Second rule.
Sound must never come from outside the film's events, so as to disrupt the sense of realism. So, no film scores by John Williams or any composer. A real pity.

Third rule.
The camera must be hand-held at all times to emphasize the realism of the scene because all humans see reality as if from a wobbly camera perspective (this could arguably be true, although it still is odd). This rule is feasible and perfectly understandable. This is one of the lesser stringent restrictions and Lars von Trier would use it frequently in his future films, although his other films do not all qualify as dogma films (in fact, only "The Idiots" does, which emphasizes the difficulty of actually following these rules).

Fourth rule.
The film must be shot in colour. No special lighting is permitted. So, the beautiful and atmospheric colour compositions in urban landscapes of cinematographer Christopher Doyle would be impossible. Hell, some have actually claimed that a shot from Festen defies the dogma movement (including the director himself). It was a shot through a window curtain or near a window curtain where the light could be interpreted as artificial light. Dear God, these people are finicky and obsess over the most trivial details (almost like a bourgeois gentleman obssessively seeking to keep up appearances).

Fifth rule
Optical work and filters are not allowed during shooting. Now, come on, really. Bah. As a result of this silly stipulation, credits can not be shown in the normal fashion since they are deemed to be an optical intrusion. Thus, in The Idiots, the credits are hand-written with a chalk on a wooden board (or was it on a pavement). Why...just...why would you do that? Who cares? Really, what is wrong with these people?

Sixth rule.
The film must not possess any superficial actions such as actions involving weapons or murders, etc... Honestly, this rule is so vague that I doubt any film would get made if it was sincerely followed. There is no such thing as a superficial action inside film and in real life. According to the manifesto, a murder is a superficial action. Right...sure. If this rule were applied to Hamlet, there would not be a play because Claudius' murder of Hamlet's father would be appropriately excised for its superficiality. Sometimes, what is named a superficial action can be an important motivating force which moves the story.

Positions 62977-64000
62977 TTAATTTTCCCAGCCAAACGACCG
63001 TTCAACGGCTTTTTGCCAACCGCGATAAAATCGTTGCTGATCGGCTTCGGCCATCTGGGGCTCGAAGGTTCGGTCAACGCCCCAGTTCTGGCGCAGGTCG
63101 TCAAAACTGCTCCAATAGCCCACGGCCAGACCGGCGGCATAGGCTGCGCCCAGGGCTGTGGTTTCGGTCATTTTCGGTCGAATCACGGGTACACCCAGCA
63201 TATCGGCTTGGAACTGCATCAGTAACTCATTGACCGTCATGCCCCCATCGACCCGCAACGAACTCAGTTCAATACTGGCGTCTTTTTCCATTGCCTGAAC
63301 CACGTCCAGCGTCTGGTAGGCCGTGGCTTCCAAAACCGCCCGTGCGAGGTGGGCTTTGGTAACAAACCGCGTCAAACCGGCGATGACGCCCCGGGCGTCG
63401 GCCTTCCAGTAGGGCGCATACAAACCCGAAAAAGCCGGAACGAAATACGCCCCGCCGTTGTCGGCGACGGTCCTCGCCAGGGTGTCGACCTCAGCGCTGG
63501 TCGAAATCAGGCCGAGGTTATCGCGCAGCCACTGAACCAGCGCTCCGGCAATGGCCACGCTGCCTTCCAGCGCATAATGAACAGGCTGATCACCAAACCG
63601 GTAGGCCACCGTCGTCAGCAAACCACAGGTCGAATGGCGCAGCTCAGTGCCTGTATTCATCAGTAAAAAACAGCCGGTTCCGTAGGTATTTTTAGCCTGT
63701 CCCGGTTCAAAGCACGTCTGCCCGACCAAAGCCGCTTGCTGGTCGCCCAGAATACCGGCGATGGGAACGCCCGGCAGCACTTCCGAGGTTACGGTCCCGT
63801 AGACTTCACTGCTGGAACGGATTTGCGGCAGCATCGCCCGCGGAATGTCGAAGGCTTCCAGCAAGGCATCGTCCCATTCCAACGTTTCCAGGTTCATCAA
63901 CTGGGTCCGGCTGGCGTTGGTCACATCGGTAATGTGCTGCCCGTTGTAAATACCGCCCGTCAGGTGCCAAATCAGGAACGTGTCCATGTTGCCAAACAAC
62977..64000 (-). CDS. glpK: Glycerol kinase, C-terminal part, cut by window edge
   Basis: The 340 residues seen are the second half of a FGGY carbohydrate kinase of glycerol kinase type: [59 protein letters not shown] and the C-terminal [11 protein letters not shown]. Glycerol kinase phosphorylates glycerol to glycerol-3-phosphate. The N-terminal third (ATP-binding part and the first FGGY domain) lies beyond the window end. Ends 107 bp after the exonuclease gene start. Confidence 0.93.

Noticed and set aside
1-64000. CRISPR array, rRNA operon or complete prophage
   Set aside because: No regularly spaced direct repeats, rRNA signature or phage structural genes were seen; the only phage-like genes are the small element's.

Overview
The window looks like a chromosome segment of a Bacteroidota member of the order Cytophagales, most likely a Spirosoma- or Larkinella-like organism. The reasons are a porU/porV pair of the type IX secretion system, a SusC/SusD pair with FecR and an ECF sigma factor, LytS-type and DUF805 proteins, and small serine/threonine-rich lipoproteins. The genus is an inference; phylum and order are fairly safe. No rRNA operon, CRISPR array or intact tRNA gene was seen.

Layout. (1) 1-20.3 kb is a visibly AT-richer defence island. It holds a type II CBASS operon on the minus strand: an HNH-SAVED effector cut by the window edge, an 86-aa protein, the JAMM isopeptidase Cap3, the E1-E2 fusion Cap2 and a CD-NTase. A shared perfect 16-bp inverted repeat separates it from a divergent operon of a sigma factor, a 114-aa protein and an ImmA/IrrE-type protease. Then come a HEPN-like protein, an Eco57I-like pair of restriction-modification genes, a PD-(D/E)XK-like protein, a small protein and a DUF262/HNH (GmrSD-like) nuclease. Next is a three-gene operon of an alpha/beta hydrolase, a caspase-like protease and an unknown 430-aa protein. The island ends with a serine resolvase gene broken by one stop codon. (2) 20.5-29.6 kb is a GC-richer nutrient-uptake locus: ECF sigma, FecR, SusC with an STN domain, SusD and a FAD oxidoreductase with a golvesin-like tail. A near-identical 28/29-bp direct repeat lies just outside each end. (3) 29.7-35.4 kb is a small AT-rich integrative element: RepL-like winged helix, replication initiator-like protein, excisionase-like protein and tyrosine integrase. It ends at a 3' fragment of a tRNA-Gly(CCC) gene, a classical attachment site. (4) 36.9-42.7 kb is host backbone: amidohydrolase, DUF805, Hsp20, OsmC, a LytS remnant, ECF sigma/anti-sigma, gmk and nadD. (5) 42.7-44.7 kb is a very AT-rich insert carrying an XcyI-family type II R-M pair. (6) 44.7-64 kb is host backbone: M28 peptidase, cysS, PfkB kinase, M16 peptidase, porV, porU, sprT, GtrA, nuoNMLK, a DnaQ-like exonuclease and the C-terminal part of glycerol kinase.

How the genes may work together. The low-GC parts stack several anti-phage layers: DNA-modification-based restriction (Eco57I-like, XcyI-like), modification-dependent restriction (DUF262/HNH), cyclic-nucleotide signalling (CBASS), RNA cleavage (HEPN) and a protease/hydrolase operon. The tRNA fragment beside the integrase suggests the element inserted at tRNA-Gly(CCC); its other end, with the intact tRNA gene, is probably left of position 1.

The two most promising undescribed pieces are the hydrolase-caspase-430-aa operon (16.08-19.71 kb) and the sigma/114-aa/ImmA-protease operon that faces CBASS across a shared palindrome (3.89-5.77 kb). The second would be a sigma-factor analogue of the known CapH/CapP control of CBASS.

Seventh rule
Temporal and geographical dislocation is forbiden. The story must take place in a specific environment and time (no Pulp Fiction or Memento-like narratives here). This rule is actually understandable given the movement's aesthetic goals.

Eight Rule
Genre films are forbidden. Now, virtually, any film can be categorized into a genre if one tried hard enough and new genres are bound to be invented later in the future, so good luck with that.

9th Rule
The film format should be Academy 35 mm. This rule is just trivial and reflects a pointless constraint on the filmmaker.

10th rule
The director should never be credited in order to subvert auteur cinema and its reliance on individualism. In all due honesty, who are these directors kidding? Everybody knows who made the film, so what is the difference whether he is not directly credited in the film. The Idiots is still known as a Lars Von Trier film. Von Trier was even nominated for a few awards for this film and won one. And, I thought he didn't direct the film.

In the end, I don't hate dogma films and I actually liked both The Idiots and Festen, but its excessive restrictions and inability to accept artistic flexibility would drive any director mad. Even Von Trier has not yet made another dogma film, although he keeps manipulating some the movement's components (hand-held cameras). Yet, when I see the long list of small and often trivial aesthetic constraints which these directors impose upon themselves in the name of realism and opposition to cinematic illusion, I am reminded of that stereotypical image of the nineteenth century bourgeois gentlemen who with similar overt discipline desires to achieve society's idealized individual within a material world while often forgetting his true self, or, in this case, his true artistic temperament.

However, all in all, Von Trier and Vintenberg have managed to evade this problem and produced two good films (I am still puzzled as to how after glancing once more at their inflexible manifesto), so what matters if their method is insane and self-destructive, given the positive end result. Self-sacrifice can often produce good art as well as artistic selfishness.

Sunday, August 06, 2006

News, more trailers of films to watch out for

My grandfather just had an operation, so I will not be able to post the lengthy topics I had planned for now. In order to compensate, here is some news, an assessment of the weekend's films, and some more trailers of interest.